by Rich Smith

Robert N. Pickron, DDS, employs 13 orthodontists at 23 locations—and every case they treat has a lifetime guarantee

Atlanta orthodontist Robert N. Pickron, DDS, believes he has found a way to keep parents from flipping their lids when their kids lose their expensive retainers. He offers to provide a replacement at half the regular price—on the condition that the check is made payable to charity.

“I give parents their choice of charity from among five I’ve prescreened,” he says. “The charities they can pick from are those that help the homeless and the disenfranchised, that work to protect abused children, and that support breast cancer research. I felt those were the kinds of charities everyone could rally behind. The main thing is these are charities that let parents feel good when they have to write that check. And, as a bonus, they [the parents] qualify for a tax deduction.”



Pickron Orthodontic Care




Robert N. Pickron, DDS



Years in Practice:


Patients per day:


Starts per year:


Days worked per week:

121 (each office 4 to 8 days per month)

Office square footage:

3,000 (average)

Pickron himself qualifies for a tax deduction because whatever amount the parents donate is matched with a check of his own to that same charity.

“I started doing this in October 2004, and since then the parents and I together have contributed more than $130,000 to these five organizations,” Pickron says.

Free Retainers

The idea to turn retainer-replacement angst into an opportunity for philanthropy dawned on Pickron after one particularly jarring encounter with an upset mom. “She complained that, after just having spent $4,000 on treatment, she was now going to have to spend an additional couple of hundred dollars to replace the retainer her child promptly lost,” he recalls. “She was so livid that she threatened to take her next two youngsters to a different orthodontist for treatment when their time for care came around.”

Not wanting to lose her future business, Pickron offered to make the replacement retainer at no charge. That placated the mother. However, Pickron quickly realized that this exercise in good customer relations might backfire. “I was afraid word would get around and soon every other parent would be demanding I replace lost retainers for free,” he says.

After much thought, Pickron came up with his concept of having parents give to charity. “I felt if a patient was irresponsible with his or her retainer, then there should be a consequence to that—but it should also be a consequence that lets everyone involved feel good about it afterward,” he says.

Pickron contends that this matching-gifts-to-charity policy is one that “any orthodontic practice can adopt and benefit from. It gets angry parents to think less about the cost of replacing the retainer and instead focus on doing good for the community. It’s a perfect way of taking some of the bite—pardon the pun—out of this problem.”

Lifetime Guarantee

To encourage patients to be careful with their appliances, Pickron guarantees for life the stability of his work as long as the patient faithfully wears a retainer every night, indefinitely.

“I wanted patients to know that if they did everything they were supposed to, then we would guarantee no relapse and they’d have a great smile,” Pickron explains. “More than anything else, the lifetime guarantee started as an education tool to develop the patient’s awareness of the importance of wearing that retainer.”

Today, the lifetime guarantee is a selling point for the practice. “It attracts quite a few people who want quality backed by a promise,” Pickron tells. “And this is a promise we give in writing, on a printed certificate.”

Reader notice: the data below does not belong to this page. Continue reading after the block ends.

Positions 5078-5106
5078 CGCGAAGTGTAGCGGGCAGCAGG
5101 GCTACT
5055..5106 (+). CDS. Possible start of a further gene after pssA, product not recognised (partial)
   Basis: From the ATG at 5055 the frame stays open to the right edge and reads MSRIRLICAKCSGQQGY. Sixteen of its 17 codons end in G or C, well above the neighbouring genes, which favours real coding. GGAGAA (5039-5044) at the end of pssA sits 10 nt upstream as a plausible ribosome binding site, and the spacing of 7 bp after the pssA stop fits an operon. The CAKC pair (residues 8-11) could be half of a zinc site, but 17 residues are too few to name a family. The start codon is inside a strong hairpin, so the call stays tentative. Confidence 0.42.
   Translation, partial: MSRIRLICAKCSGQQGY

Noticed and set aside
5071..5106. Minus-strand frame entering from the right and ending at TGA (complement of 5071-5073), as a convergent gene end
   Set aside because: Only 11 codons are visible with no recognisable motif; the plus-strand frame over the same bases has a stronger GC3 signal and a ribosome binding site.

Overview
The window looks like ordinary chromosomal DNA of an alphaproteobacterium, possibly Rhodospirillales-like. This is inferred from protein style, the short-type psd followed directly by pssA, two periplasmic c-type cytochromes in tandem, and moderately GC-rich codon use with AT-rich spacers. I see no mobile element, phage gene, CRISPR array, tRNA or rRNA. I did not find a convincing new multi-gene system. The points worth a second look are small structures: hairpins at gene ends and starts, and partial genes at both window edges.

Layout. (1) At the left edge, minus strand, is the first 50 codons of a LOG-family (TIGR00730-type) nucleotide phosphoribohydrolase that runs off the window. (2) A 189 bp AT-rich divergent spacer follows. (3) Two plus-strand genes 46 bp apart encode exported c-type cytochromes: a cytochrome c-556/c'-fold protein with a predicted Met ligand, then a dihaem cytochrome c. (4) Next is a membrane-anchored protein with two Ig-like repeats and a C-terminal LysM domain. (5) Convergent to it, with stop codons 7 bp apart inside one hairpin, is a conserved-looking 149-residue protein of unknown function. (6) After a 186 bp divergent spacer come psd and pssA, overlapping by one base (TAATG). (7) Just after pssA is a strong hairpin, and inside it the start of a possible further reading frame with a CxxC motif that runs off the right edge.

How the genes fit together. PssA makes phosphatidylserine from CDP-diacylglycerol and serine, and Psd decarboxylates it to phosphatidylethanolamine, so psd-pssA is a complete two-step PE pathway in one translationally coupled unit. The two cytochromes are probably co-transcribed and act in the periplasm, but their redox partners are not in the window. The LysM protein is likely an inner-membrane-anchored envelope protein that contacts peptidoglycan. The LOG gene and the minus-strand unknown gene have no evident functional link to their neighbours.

Patients gets the certificate at the end of treatment along with detailed instructions for use and care of the retainer and other information to help ensure that there is no unintended post-treatment shifting of the teeth.

Pickron stands behind his lifetime guarantee.

A Big Practice

Pickron estimates that less than 1% of his group’s patients have ever asked for retreatment by invoking the lifetime guarantee. That’s fortunate, because Pickron Orthodontic Care starts upward of 4,800 new patients in a typical year.

To serve that number of patients, Pickron employs 13 full- and part-time orthodontists supported by nearly 100 clinical and administrative specialists scattered across 23 offices in the Atlanta region. Each office is open 4 to 8 days per month and sees approximately 60 patients per day. “We handle about half the volume of the typical busy practice, and that’s by design,” Pickron says. “Our goal is to deliver quality care, to try to have all our appointments be on time, and to make sure parents are able to interact with us to the extent they desire.”

Each office is laid out as a six-chair, semiopen-bay operatory (chest-high partitions provide privacy for seated patients while allowing standing chairside staff to see everywhere in the room). “The floor plan, supplies locations, and workflow processes are for the most part the same in every office,” Pickron says. “We’ve set things up that way so that personnel can be moved from office to office as necessary and know where everything is the minute they arrive—no fumbling around, because they’re already familiar with the lay of the land.”

A Stepping Stone for Young Orthodontists

Orthodontists hired by Pickron tend to be young; almost invariably they contact him from various orthodontic programs a year before they graduate. “They come out of school with a debt of $100,000, maybe $200,000,” he says. “The best option for them is to come work in a practice like mine where they can in a supportive way build on what they’ve learned in school, develop their confidence, and make some money in the process.”

Pickron addresses members of his staff of nearly 100.

Each orthodontist that Pickron hires is assigned an office. “The management of that office is handled for the orthodontist, so that’s not something he or she will have to worry about,” Pickron says. “Each office comes with its own manager, clinical director, five or six assistants, and one treatment consultant. This permits the orthodontist to focus on each day’s clinical challenges and also engage in practice-building activities, such as visiting the offices of referring dentists.”